Correlating droplet size with temperature changes in electrospray source by optical methods.

Abstract : We investigated how the temperature and size of charged droplets are affected by the electrospray ionization (ESI) process, using in situ measurements involving laser-induced fluorescence and Mie scattering on a thermal gradient focusing ESI source. Rhodamine dyes were employed as temperature indicators using ratiometric intensity based fluorescence techniques. The results were compared to lifetime-based techniques using tris(2,2'-bipyridyl)dichlororuthenium(II) hexahydrate, [Ru(bpy) 3 ] 2+). Both methods gave similar profiles. Nevertheless, the precision and sensitivity were higher for lifetime-based techniques in comparison to intensity-based techniques. Global warming (with ∆T ~10 K) of the ESI plume is reported while the size of the droplet decreases along the plume. The global warming indicates that the conductive thermal transfer (between the super-heated sheath gas and the solvent) is predominant and stronger than the cooling effect due to the evaporation of the droplets, and is well reproduced by a diffusion-controlled evaporation model. Thermal gradient focusing ESI sources therefore appear efficient sources for evaporating large amounts of solvent, along with an increase in temperature.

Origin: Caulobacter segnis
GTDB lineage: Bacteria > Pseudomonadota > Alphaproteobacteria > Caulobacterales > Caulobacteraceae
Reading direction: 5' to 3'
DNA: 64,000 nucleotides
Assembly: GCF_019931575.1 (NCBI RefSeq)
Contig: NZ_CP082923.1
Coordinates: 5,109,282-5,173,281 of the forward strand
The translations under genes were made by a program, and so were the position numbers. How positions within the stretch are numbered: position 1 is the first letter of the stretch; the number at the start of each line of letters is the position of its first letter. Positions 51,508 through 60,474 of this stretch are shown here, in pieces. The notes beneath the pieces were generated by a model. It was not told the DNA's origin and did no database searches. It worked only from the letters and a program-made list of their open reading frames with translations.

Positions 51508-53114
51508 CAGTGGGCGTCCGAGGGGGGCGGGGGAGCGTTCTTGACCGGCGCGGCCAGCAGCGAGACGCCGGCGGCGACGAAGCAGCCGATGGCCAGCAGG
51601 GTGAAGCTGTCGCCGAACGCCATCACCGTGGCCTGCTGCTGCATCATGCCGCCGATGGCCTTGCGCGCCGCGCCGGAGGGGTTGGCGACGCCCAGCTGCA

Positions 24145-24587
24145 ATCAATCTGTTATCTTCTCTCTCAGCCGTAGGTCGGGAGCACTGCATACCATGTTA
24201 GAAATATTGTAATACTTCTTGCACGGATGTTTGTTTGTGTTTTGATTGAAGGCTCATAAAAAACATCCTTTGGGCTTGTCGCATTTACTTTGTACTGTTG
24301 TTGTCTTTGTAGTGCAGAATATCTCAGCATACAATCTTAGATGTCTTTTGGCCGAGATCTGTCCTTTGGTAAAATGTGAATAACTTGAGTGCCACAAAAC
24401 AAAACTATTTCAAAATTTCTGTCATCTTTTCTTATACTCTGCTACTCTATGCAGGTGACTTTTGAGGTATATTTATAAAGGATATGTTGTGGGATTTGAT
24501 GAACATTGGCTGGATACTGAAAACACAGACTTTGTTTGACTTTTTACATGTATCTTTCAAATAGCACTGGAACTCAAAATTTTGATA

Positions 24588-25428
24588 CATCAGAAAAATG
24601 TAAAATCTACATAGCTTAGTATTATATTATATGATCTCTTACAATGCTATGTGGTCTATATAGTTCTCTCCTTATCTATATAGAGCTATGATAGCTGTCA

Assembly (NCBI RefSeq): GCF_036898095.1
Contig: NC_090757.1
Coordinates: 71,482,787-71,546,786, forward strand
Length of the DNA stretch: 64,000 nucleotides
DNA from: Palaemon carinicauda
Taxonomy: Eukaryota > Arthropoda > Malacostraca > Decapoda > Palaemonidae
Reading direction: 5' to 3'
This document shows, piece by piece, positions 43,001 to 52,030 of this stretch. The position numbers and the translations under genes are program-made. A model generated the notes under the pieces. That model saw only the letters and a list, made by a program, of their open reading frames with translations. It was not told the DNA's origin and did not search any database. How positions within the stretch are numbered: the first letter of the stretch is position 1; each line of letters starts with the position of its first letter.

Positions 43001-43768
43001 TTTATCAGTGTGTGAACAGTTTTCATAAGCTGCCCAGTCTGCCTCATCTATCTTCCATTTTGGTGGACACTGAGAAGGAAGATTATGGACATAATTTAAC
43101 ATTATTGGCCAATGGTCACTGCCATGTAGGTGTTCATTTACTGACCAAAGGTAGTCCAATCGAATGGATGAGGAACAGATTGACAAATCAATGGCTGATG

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Antonin Soleilhac, Xavier Dagany, Philippe Dugourd, Marion Girod, Rodolphe Antoine. Correlating droplet size with temperature changes in electrospray source by optical methods.. Analytical Chemistry, American Chemical Society, 2015, 87 (16), pp.8210-8217. ⟨10.1021/acs.analchem.5b00976⟩. ⟨hal-01344760⟩



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